Private First Class Richard E. Kraus, USMCR (October 3, 1944)

As regular readers know, I’ve been blogging every World War II Medal of Honor recipient on their 70th anniversaries, and I have to offer my apologies because it appears I missed one!

Richard Edward Kraus was born on November 24, 1925 in Chicago, Illinois and grew up in Minneapolis, Minnesota. It was on his 18th birthday in 1943 that he joined the United States Marine Corps Reserve. His first combat action was during the Marine Corps‘ assault on Peleliu in the fall of 1944 as part of a unit attached to the 1st Marine Division.

Kraus’ Medal of Honor citation indicates a date of action of October 5, 1944. Other sources say October 3. I am inclined to accept the October 3 date (even if the 5th is correct, I’m getting this in just barely under the wire!).

On that day just over seventy years ago, Private First Class Kraus smothered a grenade with his own body to save the lives of fellow Marines.

From Medal of Honor Citations for World War II (G-L):

Medal of Honor ribbon (foreground); World War II Asiatic-Pacific Campaign ribbon (background)
Medal of Honor ribbon (foreground); World War II Asiatic-Pacific Campaign ribbon (background)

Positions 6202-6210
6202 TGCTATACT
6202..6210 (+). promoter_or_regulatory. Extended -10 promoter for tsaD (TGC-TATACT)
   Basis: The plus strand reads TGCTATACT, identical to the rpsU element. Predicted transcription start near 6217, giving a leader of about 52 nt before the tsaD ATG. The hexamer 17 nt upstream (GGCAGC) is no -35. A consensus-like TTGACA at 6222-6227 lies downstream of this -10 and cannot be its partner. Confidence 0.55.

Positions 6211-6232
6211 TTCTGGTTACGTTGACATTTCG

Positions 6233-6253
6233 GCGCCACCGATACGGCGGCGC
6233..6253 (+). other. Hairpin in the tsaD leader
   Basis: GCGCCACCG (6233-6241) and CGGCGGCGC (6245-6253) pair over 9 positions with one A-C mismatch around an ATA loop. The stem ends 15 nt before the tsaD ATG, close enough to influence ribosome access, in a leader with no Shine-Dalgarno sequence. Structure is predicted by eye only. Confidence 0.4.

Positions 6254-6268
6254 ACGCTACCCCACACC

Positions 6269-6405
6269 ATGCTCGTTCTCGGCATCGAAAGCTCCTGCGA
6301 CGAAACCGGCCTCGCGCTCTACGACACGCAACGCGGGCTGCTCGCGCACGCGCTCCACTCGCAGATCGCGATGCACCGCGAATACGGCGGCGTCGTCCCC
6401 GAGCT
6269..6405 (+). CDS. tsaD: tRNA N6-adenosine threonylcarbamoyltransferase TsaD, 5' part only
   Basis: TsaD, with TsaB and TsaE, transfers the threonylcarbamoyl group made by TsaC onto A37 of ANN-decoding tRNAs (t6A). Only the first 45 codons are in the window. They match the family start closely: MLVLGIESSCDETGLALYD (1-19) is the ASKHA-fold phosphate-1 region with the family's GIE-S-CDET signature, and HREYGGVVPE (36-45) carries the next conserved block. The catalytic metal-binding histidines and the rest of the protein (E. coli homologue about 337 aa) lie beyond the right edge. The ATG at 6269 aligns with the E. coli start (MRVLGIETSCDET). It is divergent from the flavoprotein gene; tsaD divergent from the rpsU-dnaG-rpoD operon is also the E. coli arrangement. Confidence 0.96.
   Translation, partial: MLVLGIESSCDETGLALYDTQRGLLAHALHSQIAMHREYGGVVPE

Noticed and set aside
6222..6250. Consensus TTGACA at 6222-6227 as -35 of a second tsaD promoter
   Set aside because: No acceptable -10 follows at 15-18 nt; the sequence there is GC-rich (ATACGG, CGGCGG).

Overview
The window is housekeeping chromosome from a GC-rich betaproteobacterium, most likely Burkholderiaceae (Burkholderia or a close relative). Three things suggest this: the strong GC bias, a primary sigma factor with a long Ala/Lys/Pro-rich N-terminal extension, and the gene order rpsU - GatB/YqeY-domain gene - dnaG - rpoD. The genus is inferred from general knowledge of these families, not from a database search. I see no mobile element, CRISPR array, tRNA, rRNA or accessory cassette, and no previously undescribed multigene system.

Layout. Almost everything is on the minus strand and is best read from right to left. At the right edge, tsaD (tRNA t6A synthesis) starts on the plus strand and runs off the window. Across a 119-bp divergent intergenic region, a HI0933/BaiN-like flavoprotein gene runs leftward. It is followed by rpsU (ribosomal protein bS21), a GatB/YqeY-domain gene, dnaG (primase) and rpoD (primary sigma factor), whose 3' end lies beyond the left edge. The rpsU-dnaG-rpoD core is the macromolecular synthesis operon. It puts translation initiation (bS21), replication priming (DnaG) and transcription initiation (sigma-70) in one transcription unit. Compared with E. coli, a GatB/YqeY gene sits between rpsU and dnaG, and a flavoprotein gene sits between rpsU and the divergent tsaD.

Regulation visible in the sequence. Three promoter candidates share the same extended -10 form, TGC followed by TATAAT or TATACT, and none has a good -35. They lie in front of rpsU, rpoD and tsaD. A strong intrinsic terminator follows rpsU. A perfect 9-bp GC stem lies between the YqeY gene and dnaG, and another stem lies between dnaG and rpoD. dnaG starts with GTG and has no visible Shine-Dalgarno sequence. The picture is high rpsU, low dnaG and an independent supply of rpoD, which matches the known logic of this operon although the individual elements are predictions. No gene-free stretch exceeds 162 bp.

Photo: Military Times’ Hall of Valor


Rank and organization: Private First Class, U.S. Marine Corps Reserve

Citation: For conspicuous gallantry and intrepidity at the risk of his life above and beyond the call of duty while serving with the 8th Amphibious Tractor Battalion, Fleet Marine Force, in action against enemy Japanese forces on Peleliu, Palau Islands, on 5 October 1944. Unhesitatingly volunteering for the extremely hazardous mission of evacuating a wounded comrade from the front lines, Pfc. Kraus and 3 companions courageously made their way forward and successfully penetrated the lines for some distance before the enemy opened with an intense, devastating barrage of hand grenades which forced the stretcher party to take cover and subsequently abandon the mission. While returning to the rear, they observed 2 men approaching who appeared to be marines and immediately demanded the password. When, instead of answering, 1 of the 2 Japanese threw a hand grenade into the midst of the group, Pfc. Kraus heroically flung himself upon the grenade and, covering it with his body, absorbed the full impact of the explosion and was instantly killed. By his prompt action and great personal valor in the face of almost certain death, he saved the lives of his 3 companions, and his loyal spirit of self-sacrifice reflects the highest credit upon himself and the U.S. Naval Service. He gallantly gave his life for his comrades.

Kraus’ remains were repatriated to the United States from their temporary burial in a cemetery on Peleliu in 1948. He rests in peace in the Fort Snelling National Cemetery in Minneapolis, Minnesota. The Gearing-class destroyer USS Richard E. Kraus (DD-849) was named in his memory and served with the United States Navy from 1946 to 1976.



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